Lecture 23 - Earth and Atmospheric Sciences

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Dissolution and
Precipitation
Lecture 23
Carbonate Solubility
•
•
Carbonate is the most
common kind of chemical
sediment and carbonate
components (Ca, Mg, CO3) are
often the dominant species in
natural waters.
Using equilibrium constants, we
can calculate calcite solubility
as a function of PCO2:
1/3
ìï
K1K sp-cal K CO2 üï
[Ca 2+ ] = í PCO2
ý
2
K
g
2+ g
2
ï
Ca
HCO3 þ
îï
•
•
•
Thus calcite solubility increases
with 1/3 power of PCO2.
One consequence is that
calcite shells tend to dissolve in
deep ocean water.
A second is that calcite will
dissolve out of soils when
microbial activity is present.
Carbonate Solubility
1/3
ìï
K1K sp-cal K CO2 üï
[Ca 2+ ] = í PCO2
ý
2
K 2g Ca2+g HCO
ïî
3 ï
þ
• Another interesting
feature is because
of this non-linearity,
mixing of two
saturated waters
can produce an
undersaturated
water.
Carbonate Solubility
• Open system solutions,
those in equilibrium
with CO2 gas in the
atmosphere or soil,
can dissolve more
calcite than closed
systems waters.
• In a sense, this is
because dissolving
CO2 in water lowers
pH, resulting in greater
dissolution.
Mg Solubility
•
Several Mg-bearing minerals can
precipitate from solution:
o
o
o
•
ΣCO2 = 10-2.5 M
brucite, Mg(OH)2
dolomite CaMg(CO3)2
magnesite MgCO3
We can use equilibrium constant
expressions, such as:
2
-11.6
K bru = aMg2+ aOH
- = 10
•
•
to construct a predominance
diagram showing which phase will
precipitate under a given set of
conditions.
We construct these in the same way
we constructed pe-pH diagrams,
namely manipulate the log
equilibrium constant expressions to logaMg2+ = - pK bru + 2 pKW - 2 pH = 16.4 - 2 pH
get [Mg2+] on one side of the
equation and pH on the other.
o
We simplify things by calculating equilibrium with
only 1 carbonate species at a time and ignoring
the others.
logaMg+ = - log aCO2- - pK mag
3
Mg solubility as a function of
CO2 & pH
[Mg2+] = 10-4 M
Mg solubility as a function of
CO2 & Ca/Mg
Mg2+ = 10-4 M
Constructing stability
diagrams
ΣCO2 = 5x 10-2 M
• This diagram shows the stability
of ferrous iron minerals as a
function of pH and sulfide for
fixed total Fe and CO2.
• Procedure: manipulate
equilibrium constant
expressions to obtain and
expression for ΣS in terms of pH.
For example:
[Fe2+] = 10-6 M
(Pyrrhotite)
(Siderite)
o FeCO3 + H+ ⇋ Fe2+ + HCO3–
o FeCO3 + 2H2O ⇋ HCO3- H+ + Fe(OH)2
o FeS + 2H2O ⇋ Fe(OH)2 + H+ + HS-
• Trick: simplify by ignoring
pH = log K FeCO - log[HCO3- ]- log[Fe2+ ] = 7.5
②
species present at low conc.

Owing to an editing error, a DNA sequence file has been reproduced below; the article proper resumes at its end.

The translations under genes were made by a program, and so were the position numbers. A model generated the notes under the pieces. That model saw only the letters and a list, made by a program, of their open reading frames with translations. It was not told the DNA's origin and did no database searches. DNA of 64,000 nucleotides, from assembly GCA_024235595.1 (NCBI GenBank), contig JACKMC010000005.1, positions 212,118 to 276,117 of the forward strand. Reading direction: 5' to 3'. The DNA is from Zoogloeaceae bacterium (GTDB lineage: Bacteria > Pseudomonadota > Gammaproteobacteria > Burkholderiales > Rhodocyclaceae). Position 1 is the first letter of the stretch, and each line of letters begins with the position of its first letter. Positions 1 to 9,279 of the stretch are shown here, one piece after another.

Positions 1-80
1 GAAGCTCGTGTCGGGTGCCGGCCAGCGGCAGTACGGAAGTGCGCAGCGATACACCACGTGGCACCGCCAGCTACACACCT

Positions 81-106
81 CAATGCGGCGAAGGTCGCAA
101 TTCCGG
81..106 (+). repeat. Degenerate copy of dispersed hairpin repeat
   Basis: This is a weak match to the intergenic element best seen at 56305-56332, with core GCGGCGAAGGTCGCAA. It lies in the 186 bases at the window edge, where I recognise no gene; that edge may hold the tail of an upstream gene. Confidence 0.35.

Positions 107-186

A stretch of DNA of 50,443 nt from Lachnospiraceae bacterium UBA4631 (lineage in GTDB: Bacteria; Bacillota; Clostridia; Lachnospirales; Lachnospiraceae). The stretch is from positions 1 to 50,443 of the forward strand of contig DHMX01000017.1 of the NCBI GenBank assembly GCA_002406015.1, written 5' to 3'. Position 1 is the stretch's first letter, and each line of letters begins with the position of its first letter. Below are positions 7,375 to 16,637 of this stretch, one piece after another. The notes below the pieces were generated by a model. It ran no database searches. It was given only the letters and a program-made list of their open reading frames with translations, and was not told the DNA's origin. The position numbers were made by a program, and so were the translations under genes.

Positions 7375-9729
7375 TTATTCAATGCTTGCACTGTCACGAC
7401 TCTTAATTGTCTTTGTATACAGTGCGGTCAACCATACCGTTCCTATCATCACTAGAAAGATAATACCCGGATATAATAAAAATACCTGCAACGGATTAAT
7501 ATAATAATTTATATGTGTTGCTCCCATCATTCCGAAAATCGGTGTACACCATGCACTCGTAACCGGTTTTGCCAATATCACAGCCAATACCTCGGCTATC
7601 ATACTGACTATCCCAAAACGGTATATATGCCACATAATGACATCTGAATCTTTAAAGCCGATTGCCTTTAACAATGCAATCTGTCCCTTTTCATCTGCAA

(e.g., CO32- at low pH).
③ pH = log[HCO3 ]+13.0
3
- pH
➄ log SS = pH - pK FeS + pK Fe(OH )2 + log(K S +10 )
Solubility of SiO2
• Silica forms silicic acid
(H4SiO4) in solution, which
can then dissociate through
a series of reactions, e.g.,
• H4SiO4 ⇋ H3SiO4– + H+
K1
• H3SiO4– ⇋ H2SiO42- + H+ K2
• Solubility can be expressed
as:
ìï K1 K1K 2 üï
[SiO2 ]T = [H 2 SiO4 ] í1+ 2 ý
a
aH + þï
+
H
îï
• where [H4SiO4] is controlled
by solubility of either quartz
or amorphous silica.
• As a consequence, its
solubility is a function of pH:
high only at high pH.
Solubility of Hydroxides
•
•
The hydroxide is the least soluble salt of many metals. Therefore,
it is the solubility of their hydroxides that controls the solubility of
these metals in natural waters.
Since these dissolution reactions involve OH–, they are pHdependent, and the slope of the solubility curve depends on
the valence of the metal (e.g., -3 for Fe3+, -2 for Fe2+, -1 for Ag+).
Solubility of Al(OH)3
• Solubility of gibbsite:
o
Al(OH)3 + 3H+ ⇋ Al3+ + H2O
K gib =
aAl 3+
aH +
= 10 -8.1
• However, Al forms hydroxide
complexes, e.g.:
• Al3+ + H2O ⇋ Al(OH)2+ + H+
• The total dissolved Al will be
the sum of all Al species in
solution:
ìï K
K
K
K üï
aAl 3+T = aAl 3+ í1+ 1 + 2 2 + 3 3 + 4 4 ý
ïî aH + aH + aH + aH + ïþ
• A consequence of this is that
acid rain leads to Al
poisoning.
Solubility of Ferric Iron
Silicate Solubility
• We’ve looked at the solubility of Si, Al, Fe and other
cations in the isolation of simple laboratory-like systems.
• The real world is usually more complex. Silicate rocks
predominate at the surface of the Earth, thus Si, Al, and
other cations will generally all be present.
• In addition to gibbsite and SiO2, some of the more
common weathering products of silicate rocks include:
• gibbsite: Al(OH)3
• kaolinite: Al2Si2O5(OH)4
• pyrophyllite: Al2Si4O10(OH)2
• illite (muscovite): KAl3Si3O10(OH)2
Silicate Solubility
Gibbsite will precipitate from Al-bearing solution only at lowest
concentrations of SiO2. Occurrence generally restricted to highly
weathered soils where all the SiO2 has washed out.
Silicate Solubility
Clay Minerals
• Review section 6.5 to become familiar with clay
minerals, but we will not cover it in class.

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